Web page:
I’ve noticed a common complaint of people recently returning to Rift is that the game is nice, and polished, and has everything they can think of, but it’s missing something. They can’t tell you what that something is specifically, so it’s just referred to as the soul of the game (the irony is not lost on me as the game has more souls that you can shake a stick at). Being the Rift fanboy that I am, one would expect me to immediately come out and defend my precious with some degree of vigor, however I’m always hot in the britches for a bit of bitter cynicism. I agree for the most part that something fundamentally intangible is missing from the game, and there might not be a single simple answer for it, so I may have nailed down a couple.
1. Noob Status
You’ve come out the gate swinging, knocked the biggest kid in the schoolyard flat on his ass (see receding WoW sub numbers (related or not, they’re dropping)), and have been polishing your fancy bits at such a vigorous rate you’re due to explode by the end of the year with yet another splurging load of content. No game in the history of MMO’s have done what you’ve done, BUT, you’re still a noob. The other shoe has to drop eventually, right? Surely this pace cannot keep up forever, right? You’ve barely passed by your first year, you’re practically a new kid on the block. Who the hell do you even think you are? It takes time for people to see you as a person, notoriety is not something you can develop on launch day.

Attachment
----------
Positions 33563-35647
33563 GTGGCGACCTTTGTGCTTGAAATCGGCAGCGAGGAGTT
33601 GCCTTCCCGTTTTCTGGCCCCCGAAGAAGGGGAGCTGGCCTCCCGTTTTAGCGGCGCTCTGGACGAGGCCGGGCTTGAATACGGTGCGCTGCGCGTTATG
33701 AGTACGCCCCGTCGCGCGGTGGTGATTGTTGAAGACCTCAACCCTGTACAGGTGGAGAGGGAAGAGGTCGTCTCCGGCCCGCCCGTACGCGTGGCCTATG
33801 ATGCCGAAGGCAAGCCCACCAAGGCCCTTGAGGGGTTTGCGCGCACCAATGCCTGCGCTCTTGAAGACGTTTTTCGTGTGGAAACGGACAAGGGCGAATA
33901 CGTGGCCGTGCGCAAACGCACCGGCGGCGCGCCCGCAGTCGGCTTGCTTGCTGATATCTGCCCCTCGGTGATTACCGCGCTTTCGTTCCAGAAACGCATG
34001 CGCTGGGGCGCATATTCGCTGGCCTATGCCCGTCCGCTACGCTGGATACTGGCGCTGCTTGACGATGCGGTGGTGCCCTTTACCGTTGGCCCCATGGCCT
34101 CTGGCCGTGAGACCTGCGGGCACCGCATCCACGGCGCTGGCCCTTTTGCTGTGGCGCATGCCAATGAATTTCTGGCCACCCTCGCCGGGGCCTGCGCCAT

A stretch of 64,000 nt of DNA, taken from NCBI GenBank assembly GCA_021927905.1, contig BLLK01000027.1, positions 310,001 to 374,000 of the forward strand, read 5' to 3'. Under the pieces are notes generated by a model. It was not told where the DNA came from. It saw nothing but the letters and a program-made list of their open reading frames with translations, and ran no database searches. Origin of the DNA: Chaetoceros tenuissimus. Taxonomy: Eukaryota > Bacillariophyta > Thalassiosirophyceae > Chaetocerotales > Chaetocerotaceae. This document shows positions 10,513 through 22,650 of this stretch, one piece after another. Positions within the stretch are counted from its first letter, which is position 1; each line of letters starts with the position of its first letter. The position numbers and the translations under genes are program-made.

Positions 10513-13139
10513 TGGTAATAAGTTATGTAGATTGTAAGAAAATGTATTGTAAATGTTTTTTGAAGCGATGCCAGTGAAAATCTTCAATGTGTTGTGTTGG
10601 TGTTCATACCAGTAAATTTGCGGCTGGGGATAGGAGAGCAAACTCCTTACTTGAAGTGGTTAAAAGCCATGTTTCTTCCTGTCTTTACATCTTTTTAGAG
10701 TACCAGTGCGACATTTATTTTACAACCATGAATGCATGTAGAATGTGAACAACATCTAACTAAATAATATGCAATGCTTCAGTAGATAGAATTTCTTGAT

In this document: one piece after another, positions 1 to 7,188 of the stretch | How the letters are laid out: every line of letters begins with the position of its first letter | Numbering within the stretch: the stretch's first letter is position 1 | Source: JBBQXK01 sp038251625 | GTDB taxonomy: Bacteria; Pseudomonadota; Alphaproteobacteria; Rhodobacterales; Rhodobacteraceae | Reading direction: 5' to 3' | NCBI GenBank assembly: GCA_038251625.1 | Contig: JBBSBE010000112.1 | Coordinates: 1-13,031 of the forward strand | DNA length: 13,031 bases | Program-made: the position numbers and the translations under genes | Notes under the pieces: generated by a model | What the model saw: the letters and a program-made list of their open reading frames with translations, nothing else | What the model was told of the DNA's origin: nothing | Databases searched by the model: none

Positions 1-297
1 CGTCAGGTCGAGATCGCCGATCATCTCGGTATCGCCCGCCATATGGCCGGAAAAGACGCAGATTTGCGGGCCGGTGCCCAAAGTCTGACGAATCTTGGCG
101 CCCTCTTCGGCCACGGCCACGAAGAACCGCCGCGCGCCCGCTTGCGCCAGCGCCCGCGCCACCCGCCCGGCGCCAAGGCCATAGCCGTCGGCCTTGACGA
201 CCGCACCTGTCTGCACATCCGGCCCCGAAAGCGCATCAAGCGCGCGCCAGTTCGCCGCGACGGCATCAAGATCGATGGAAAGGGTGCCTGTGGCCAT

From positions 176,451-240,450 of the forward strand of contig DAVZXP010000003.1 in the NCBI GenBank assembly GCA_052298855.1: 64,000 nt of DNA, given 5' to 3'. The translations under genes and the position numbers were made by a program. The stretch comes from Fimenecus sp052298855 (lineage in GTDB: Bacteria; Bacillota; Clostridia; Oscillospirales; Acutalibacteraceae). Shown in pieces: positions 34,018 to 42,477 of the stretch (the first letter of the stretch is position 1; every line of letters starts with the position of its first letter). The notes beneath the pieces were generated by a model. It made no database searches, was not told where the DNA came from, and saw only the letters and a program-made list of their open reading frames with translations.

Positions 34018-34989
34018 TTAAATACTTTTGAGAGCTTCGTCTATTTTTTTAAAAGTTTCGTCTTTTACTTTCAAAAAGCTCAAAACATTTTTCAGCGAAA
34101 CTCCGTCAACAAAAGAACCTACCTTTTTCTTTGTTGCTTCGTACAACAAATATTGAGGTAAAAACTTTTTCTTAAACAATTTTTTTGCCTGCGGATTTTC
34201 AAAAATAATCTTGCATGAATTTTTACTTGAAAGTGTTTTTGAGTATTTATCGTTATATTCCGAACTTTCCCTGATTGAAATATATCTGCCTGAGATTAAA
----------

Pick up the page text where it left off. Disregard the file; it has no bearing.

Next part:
2. Story Time
There’s so much depth to the world of Telara, but you have to go digging for it to develop a solid understanding of the world. Some might think of this as a strength, but others just don’t like to read and prefer complaining instead. Even if all you do is go through all the main characters on the Notable Figures page, the world becomes much more decipherable and meaningful. Otherwise, the questing doesn’t do a great job at really embedding you in the world. It often feels (another intangible) that you’re just an errand runner instead of an Ascended hero. The Chronicles have done a fair job at combating this effect, but there needs to be many more with less grind involved. Just let us advance the story, not wade through the bodies inbetween. There’s plenty of daily quests out there we can do if we want a grind. I think fuller, richer, more story-based chronicles that explore the various high level zones with a lower replay value would do a better job of hitting the mark.